Science and Temperature: Three steps to creating a tantalizing crust | Grilling with Rich Science and Temperature: Three steps to creating a tantalizing crust

Science and Temperature: Three steps to creating a tantalizing crust

Posted By: flywheel
Published: February 17, 2012

Sponsored Content By: Thermoworks

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Few things are more impressive than a crispy crust on a thick steak. It’s almost enough to turn a Select into a Choice and elevate a Choice to a Prime. Creating that thick crust on your favorite cut is easier than you think. All you need is a little science and a whole lot of temperature.

*To achieve great results you’ll need to select a certain kind of cut from your local butcher or grocer. No wimpy thin steaks here! Any steak cut will do, so long as it’s thick. We’re talking at least one inch. That will allow the meat to stay on the heat for longer and ensure that you’re not over cooking the center.

The Science: It starts with the rub

One thing that’s important to remember about crust is that it doesn’t start to form until the steak is dry on the outside. Why is that? Any moisture means that the surface of the steak on the grill is not going to get above the boiling point of water (212°F). The Maillard Reaction doesn’t start to happen until 300°F. So unless you get rid of all the moisture, you’re not going to get any crust at all.

Getting rid of all that moisture and creating a great crust starts with a great rub. You’re going to need to get the steak as dry as possible to ensure that a nice crust forms on the surface during cooking. This starts with a rub that consists of salt and corn starch (mixed at a ratio of 2:1).

The salt will not only flavor the meat, but it’s also a great way to draw out the moisture from within the steak. The corn starch will absorb the moisture and form a thin layer over the steak, which will – in turn – develop a great foundation for building your crust.

Temperature Extreme Number One

Once your steaks are sufficiently covered in your rub, it’s time to throw them on the grill, right? Wrong! It’s time to introduce them to temperature extreme number one.

Hold them for about 30 minutes at 0°F; that’s just enough time to sufficiently chill them and complete the drying process. This freezing technique is called, “par freezing,” which is French for “across the surface.”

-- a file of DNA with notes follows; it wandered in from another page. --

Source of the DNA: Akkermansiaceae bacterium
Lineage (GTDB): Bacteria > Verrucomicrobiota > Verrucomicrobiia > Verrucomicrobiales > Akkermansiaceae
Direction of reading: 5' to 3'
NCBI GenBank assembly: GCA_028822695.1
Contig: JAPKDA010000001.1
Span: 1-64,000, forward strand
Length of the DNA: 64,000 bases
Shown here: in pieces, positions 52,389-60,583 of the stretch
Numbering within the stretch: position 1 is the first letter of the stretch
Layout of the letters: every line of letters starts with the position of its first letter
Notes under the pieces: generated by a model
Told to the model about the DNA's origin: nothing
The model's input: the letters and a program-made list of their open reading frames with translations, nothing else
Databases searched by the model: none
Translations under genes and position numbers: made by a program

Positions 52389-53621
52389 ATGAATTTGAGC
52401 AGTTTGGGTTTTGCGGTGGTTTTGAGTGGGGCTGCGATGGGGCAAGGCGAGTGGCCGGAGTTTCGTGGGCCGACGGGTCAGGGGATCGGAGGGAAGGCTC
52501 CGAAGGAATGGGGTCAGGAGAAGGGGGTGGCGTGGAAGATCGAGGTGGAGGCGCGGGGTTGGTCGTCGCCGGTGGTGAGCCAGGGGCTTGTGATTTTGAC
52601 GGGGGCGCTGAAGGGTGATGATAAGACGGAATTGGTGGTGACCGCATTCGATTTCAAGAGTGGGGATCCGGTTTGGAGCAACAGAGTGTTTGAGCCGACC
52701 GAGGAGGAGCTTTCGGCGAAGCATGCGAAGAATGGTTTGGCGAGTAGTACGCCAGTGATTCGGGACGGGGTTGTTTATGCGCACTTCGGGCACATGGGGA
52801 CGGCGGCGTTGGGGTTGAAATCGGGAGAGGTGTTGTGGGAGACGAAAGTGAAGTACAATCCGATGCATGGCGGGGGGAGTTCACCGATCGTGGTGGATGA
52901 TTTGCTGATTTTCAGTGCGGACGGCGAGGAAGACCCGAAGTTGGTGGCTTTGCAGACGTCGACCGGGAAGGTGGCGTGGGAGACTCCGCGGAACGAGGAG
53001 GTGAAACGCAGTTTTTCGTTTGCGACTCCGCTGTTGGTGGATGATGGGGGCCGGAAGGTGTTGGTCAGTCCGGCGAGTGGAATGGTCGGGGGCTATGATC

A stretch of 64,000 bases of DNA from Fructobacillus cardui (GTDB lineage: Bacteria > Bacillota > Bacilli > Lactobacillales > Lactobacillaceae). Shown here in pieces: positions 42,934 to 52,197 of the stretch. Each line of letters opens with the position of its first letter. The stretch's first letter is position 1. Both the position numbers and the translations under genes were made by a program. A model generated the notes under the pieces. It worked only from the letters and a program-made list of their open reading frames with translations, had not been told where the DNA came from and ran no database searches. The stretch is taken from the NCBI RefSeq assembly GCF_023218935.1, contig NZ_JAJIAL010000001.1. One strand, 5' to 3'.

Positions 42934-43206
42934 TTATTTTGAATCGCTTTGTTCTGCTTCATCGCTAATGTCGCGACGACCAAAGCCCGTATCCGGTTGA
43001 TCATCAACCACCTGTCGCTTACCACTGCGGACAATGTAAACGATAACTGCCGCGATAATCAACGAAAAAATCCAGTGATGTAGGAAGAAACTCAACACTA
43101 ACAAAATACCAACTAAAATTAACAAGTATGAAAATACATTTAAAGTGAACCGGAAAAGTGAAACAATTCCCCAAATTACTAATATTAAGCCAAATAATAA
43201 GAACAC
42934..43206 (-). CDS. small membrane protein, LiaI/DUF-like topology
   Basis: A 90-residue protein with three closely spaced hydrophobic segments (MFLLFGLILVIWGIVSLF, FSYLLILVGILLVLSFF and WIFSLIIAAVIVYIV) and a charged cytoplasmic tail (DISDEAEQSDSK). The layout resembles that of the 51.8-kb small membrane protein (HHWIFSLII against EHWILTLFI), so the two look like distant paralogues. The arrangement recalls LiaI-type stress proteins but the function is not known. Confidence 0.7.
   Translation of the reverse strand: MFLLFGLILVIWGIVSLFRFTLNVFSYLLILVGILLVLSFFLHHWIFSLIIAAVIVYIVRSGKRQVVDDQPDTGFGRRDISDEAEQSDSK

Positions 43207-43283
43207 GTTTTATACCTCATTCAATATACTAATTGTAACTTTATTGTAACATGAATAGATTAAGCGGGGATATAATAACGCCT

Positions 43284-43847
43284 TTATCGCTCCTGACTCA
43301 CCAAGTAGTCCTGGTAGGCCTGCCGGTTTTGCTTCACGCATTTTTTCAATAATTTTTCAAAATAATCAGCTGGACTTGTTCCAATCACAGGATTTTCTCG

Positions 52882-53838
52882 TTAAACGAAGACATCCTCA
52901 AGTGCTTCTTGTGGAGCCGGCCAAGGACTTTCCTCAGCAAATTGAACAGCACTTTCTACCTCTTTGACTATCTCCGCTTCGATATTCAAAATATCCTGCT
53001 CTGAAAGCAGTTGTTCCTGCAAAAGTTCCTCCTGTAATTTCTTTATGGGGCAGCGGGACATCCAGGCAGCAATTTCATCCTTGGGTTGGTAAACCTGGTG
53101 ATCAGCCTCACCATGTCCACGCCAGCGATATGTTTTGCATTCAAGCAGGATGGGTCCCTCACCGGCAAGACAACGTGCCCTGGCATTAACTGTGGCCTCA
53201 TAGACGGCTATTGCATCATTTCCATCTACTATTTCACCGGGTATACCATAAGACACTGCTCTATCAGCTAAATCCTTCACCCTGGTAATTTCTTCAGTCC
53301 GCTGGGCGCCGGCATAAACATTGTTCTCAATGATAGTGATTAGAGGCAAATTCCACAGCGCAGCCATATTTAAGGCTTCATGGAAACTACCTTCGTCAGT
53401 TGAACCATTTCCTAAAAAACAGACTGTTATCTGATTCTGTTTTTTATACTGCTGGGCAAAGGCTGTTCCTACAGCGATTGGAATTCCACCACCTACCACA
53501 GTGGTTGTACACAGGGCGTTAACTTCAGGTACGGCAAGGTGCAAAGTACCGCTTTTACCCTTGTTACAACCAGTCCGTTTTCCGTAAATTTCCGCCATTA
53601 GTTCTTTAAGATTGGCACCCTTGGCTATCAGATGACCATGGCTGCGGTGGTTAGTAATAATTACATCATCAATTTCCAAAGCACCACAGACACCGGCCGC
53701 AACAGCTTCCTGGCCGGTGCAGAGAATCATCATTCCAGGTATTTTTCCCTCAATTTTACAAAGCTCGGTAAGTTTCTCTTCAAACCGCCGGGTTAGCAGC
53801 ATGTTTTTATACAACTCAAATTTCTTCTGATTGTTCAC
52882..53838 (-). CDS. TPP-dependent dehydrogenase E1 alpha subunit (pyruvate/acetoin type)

The cold temperature will allow you to keep the meat on the grill longer, thus ensuring that your crust will be substantial. Skipping this step will have not allowed the cold, salt and corn starch sufficient time to dry out the meat and you risk losing your crust.

Temperature Extreme Number Two

After your steaks have been sufficiently cooled (30 minutes), it’s time to introduce them to temperature extreme number two. With other cuts the goal is to let them sit out of the fridge for a few minutes before putting them on the grill, in this case you’ll want to introduce them to the heat as they come out of the freezer.

Get your grill up to 500°F before you land your steaks and add a thin coating of vegetable oil on the hot grates to keep the meat from sticking. Cover the meat with the lid and let them cook for about 2-3 minutes. Remove the lid, flip, and cook for another 2-3 minutes (lid off), flip – cook for another 2 minutes, flip – finish cooking for another 2 minutes.

Altogether that’s nearly 10 minutes over the heat. Of course you’ll want to spot check the meat with your Super-Fast Thermapen to make sure the internal temperature is to your liking. Remove from the heat and let them rest for 10 minutes.

Thanks to a little bit of science and temperature, you’re left with a juicy, tender steak with a crispy, flavorful crust.


  • The Science of a good rub (salt and corn starch)
  • Extreme Cold (0°F)
  • Extreme Heat (500°F)


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